.25 cup / 55g coconut oil
3 very ripe bananas
2 eggs
4T / 58g sour cream
10 hazelnuts


Preheat oven to 375˚F /
Sift together flours, cacao powder, shaved chocolate, and baking soda.  Add sugar and stir.
Mash bananas into a paste in a separate bowl.
Melt coconut oil and stir into bananas.
To banana mixture, incorporate milk, vanilla extract, eggs, and sour cream.  Stir until
Chop hazelnuts roughly.
note: a mortar and pestle is ideal for this.  Shoot for chunks the size of pebbles.
Once the oven is ready, quickly divide mixture into two standard (8' by 3' / 21cm by 8cm) pans.
Top with hazelnuts, and bake for 45 minutes.

Monday, March 18, 2013

Healthy Chocolate Covered Fruit

In Russia, it is rather common to serve tea with small candies.  A popular sort of small candy is chocolate-covered dried fruit, stuffed with a nut.  This recipe recreates these candies, but while it is very tasty, it is also very ugly.  Do not let the appearance discourage you!
This procedure can be used as a guide for lots of different fruit and nut combinations.  My very favorite is prunes with toasted almonds.
The chocolate sauce can of course be substituted with simple melted chocolate.  The charm of the coconut-oil based coating is that it smells very strongly of coconut, and you control the amount and type of sugar as well as cacao powder.  If you do choose to use melted chocolate instead, know that the layer of chocolate on each fruit will be much thicker.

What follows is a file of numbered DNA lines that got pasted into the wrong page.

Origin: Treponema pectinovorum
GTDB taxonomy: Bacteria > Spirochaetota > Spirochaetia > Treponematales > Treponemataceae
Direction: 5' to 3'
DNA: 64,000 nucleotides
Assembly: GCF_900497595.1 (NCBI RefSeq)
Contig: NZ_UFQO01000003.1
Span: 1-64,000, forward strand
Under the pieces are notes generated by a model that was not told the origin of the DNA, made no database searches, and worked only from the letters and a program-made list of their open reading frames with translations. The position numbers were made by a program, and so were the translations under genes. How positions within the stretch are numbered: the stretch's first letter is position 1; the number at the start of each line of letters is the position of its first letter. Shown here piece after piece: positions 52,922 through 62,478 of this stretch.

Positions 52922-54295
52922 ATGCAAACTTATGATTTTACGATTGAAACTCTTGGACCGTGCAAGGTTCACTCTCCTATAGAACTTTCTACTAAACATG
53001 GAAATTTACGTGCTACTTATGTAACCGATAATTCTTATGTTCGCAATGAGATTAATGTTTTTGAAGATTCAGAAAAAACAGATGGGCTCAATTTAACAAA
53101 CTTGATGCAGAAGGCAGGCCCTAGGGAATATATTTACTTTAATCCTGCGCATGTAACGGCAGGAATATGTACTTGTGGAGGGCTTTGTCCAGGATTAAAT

In such a simple recipe, quality must be high.  Use good chocolate, aromatic coconut oil, soft dry fruit, and toasted nuts for candies worth serving with tea.


18 dried apricots, whole
18 walnut halves
3T / 50g extra virgin coconut oil
3T / 25g cacao powder
2T / 25g sugar


Melt the oil and sugar.  Stir in the cacao powder, making sure to avoid clumps.
In each apricot, make a long slice, so that the apricot becomes a pocket.
Place one nut in each apricot.
Dip apricots in to the chocolate mixture, and place on a piece of parchment paper.
Move to a cold place.
At this point, the chocolate coating will be rather thin on the fruit.  If you wish to make it thicker, allow coating to dry and quickly redip the candies.
Allow the coating to harden completely, and serve.

Saturday, March 9, 2013

Yeast-Risen Rhubarb, Blackberry, and Ginger Dessert Bread

As spring comes around, it is difficult to think of anything but yeast-risen rhubarb, blackberry, and ginger dessert breads.

The yeast really makes this recipe's dough a hybrid of bread and dessert, with a texture which allows it to be pulled apart instead of crumbling.  The ginger adds a somber note to its smell.
This recipe is great to be served alongside breakfast.  With enough sugar to be sweet, but enough berries, whole wheat, ginger, and savory aspects to its taste to be satisfying.  The current baking time yields a cake with a cracked, smooth crust and a moist, poundcake-like inside.
To get a drier, more bread-like dough, you could try baking it either for an additional ten minutes, or at a higher temperature (425˚F / 220 ˚C), keeping a cover on top of the dough as is bakes for 30 minutes and removing it in the last 10 minutes.
If you wish, you could cut this bread into slices and make it act as a fancy sandwich.  Spreading it with mascarpone and adding strawberries is very good indeed.